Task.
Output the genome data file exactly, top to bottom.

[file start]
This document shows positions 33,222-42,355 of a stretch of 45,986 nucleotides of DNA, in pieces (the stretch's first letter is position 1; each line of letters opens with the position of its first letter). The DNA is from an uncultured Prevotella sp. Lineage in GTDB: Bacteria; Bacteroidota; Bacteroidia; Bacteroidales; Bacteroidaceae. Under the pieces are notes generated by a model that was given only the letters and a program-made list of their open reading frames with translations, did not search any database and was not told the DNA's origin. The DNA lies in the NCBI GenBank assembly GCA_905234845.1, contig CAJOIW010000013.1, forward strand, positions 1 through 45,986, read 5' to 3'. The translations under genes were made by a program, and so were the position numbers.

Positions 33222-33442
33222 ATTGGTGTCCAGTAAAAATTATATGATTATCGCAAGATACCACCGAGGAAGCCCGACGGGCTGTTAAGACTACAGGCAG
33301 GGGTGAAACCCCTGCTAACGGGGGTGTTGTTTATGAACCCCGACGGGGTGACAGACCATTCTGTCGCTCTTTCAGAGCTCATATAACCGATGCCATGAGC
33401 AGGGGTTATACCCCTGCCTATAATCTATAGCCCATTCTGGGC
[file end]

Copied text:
This document shows positions 33,222-42,355 of a stretch of 45,986 nucleotides of DNA, in pieces (the stretch's first letter is position 1; each line of letters opens with the position of its first letter). The DNA is from an uncultured Prevotella sp. Lineage in GTDB: Bacteria; Bacteroidota; Bacteroidia; Bacteroidales; Bacteroidaceae. Under the pieces are notes generated by a model that was given only the letters and a program-made list of their open reading frames with translations, did not search any database and was not told the DNA's origin. The DNA lies in the NCBI GenBank assembly GCA_905234845.1, contig CAJOIW010000013.1, forward strand, positions 1 through 45,986, read 5' to 3'. The translations under genes were made by a program, and so were the position numbers.

Positions 33222-33442
33222 ATTGGTGTCCAGTAAAAATTATATGATTATCGCAAGATACCACCGAGGAAGCCCGACGGGCTGTTAAGACTACAGGCAG
33301 GGGTGAAACCCCTGCTAACGGGGGTGTTGTTTATGAACCCCGACGGGGTGACAGACCATTCTGTCGCTCTTTCAGAGCTCATATAACCGATGCCATGAGC
33401 AGGGGTTATACCCCTGCCTATAATCTATAGCCCATTCTGGGC